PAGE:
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Wood Industry Builds a Fire-Safe Future

Thursday, April 16, 2015

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WASHINGTON, DC—Do newer mass timber products hold the key to safer, taller wood buildings in the United States?

The American Wood Council thinks so, and is partnering with the nation's leading fire-protection group to find out.

Jumpstarted by a $250,000 grant from the U.S. Department of Agriculture (USDA), the council will conduct research on the fire performance of mass timber buildings in partnership with the National Fire Protection Association’s (NFPA) Fire Protection Research Foundation and the Property Insurance Research Group.

Success Stories

The American Wood Council, which represents wood products manufacturers, aims to accelerate construction of taller wood buildings in the United States by demonstrating the fire performance of newer mass timber products.

Courtesy WoodWorks

A project of DesignArc and Taylor & Syfan Consulting Engineers, "Stella," in Marina del Ray, CA, includes five stories of wood over a concrete podium. Wood-and-concrete building systems are gaining favor.

Recent years have seen the completion of several wood buildings around the world using mass timber technology, the council notes.

The projects include a nine-story building in London; a 10-story in Prince George, Canada; and a 14-story building now under construction in Bergen, Norway.

"These buildings have consistently demonstrated the successful application of mass timber technologies," according to AWC.

Returning to Wood

Other stakeholders have also been pursuing the return of wood buildings, which fell out of favor decades ago for their fire hazards and perceived weakness compared to steel, concrete and other building materials.

KC Kim, GB Construction

Engineered wood building systems, changes in codes and new design tools are allowing construction of larger, nonresidential structures that use wood.

The industry's new message: Wood is sustainable, less expensive, versatile, durable and—last, but certainly not least—meets code.

Typically, today's "wood" construction refers to Cross-Laminated Timber (CLT), an engineered wood building system designed to complement light- and heavy-timber framing options. Composite wood-concrete and wood-steel buidling systems have also advanced.

In 2008, the Wood Works Council  launched an initiative called WoodWorks, designed to support architects, engineers and builders considering or using wood in non-residential construction. The council is a cooperative venture of major North American wood associations, government agencies and funding partners.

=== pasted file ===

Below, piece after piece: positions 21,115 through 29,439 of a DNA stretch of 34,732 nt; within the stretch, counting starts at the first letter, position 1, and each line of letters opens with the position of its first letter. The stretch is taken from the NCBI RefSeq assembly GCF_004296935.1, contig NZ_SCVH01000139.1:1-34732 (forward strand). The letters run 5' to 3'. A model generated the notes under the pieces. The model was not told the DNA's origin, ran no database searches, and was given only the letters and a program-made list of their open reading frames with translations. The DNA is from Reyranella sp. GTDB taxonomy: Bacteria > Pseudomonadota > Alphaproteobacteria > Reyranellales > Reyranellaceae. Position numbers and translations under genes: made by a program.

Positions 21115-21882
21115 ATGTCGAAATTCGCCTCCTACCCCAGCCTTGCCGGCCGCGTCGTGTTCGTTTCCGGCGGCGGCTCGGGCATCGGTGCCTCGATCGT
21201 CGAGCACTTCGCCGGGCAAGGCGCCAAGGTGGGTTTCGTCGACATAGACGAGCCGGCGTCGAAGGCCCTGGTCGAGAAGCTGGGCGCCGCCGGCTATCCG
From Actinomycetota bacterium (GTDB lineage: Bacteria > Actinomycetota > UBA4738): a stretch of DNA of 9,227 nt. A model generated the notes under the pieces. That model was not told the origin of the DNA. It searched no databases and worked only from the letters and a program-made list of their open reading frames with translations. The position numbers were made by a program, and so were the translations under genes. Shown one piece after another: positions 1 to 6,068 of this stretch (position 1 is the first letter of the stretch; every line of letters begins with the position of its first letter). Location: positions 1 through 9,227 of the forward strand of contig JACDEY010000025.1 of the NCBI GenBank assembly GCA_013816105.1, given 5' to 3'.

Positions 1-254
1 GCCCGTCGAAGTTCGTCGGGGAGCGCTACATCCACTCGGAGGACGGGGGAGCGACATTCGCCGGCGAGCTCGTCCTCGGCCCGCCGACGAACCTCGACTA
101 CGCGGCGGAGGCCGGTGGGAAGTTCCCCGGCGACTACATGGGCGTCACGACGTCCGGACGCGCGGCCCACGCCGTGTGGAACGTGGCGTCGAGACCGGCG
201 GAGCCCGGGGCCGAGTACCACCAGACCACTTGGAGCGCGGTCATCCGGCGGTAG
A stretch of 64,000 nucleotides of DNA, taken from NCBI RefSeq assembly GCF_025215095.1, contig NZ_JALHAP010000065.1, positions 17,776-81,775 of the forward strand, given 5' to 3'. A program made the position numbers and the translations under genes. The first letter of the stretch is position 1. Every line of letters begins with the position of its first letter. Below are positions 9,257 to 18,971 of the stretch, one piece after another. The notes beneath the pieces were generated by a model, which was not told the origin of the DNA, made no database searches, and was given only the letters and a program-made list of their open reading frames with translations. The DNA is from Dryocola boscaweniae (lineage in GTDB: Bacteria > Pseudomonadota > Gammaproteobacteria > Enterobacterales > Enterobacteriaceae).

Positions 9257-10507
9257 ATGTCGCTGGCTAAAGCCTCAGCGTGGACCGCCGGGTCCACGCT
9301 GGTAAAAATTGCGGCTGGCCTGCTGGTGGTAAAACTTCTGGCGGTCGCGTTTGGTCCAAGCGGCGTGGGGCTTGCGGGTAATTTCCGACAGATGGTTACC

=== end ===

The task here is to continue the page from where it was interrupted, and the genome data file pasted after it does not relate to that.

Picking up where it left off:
Wood Works says CLT, long used in Europe and now available in North America, offers structural simplicity, fast installation, reduced waste, improved thermal performance, and design versatility.

The Case for Tall Wood Buildings

In Miki, Japan, a full-scale shaking table is used to test a seven-story CLT building. Proponents say wood construction is safer than ever.

CLT "can be used in a wide range of applications, including mid-rise, urban infill, industrial, educational and civic structures," according to Wood Works.

Rethinking Wood

In 2011, the Softwood Lumber Board and other industry groups launched reThink Wood, which offers code support, design tools, education and other resources to the architectural and building industry.

In November 2014, the Wood Works Council sponsored a symposium called "Toward Taller Wood Buildings" in Chicago. Among the projects displayed was a model of a 42-story wood building by architects Skidmore Owings Merrill.

designed by Skidmore Owings Merrill archite

Symposium presenters included Natural Resources Canada, which discussed that country's return to wood construction. The presentation noted strong recent interest in specifying wood for non-residential, mid- and high-rise buildings, due to the development of CLT, growing environmental concerns, new design tools and changes in building codes.

Courtesy WoodWorks

El Dorado (AR) High School, designed by CADM Architecture, saved $2.7 million by switching from a steel and masonry design to wood, according to the Wood Works Council.

The International Building Code now allows five stories of wood-frame construction (plus a wood mezzanine) for most occupancy types, including multi-residential, and six stories for business, reThink Wood reported in November.

"These buildings, which utilize dimension lumber and structural wood panels as well as engineered lumber components, have proven themselves to be cost-effective alternatives to light-gauge steel and concrete."


Tagged categories: Building Envelope; Building materials; Commercial Construction; Fire; Green building; International Building Code; North America; Renewable raw materials; Wood

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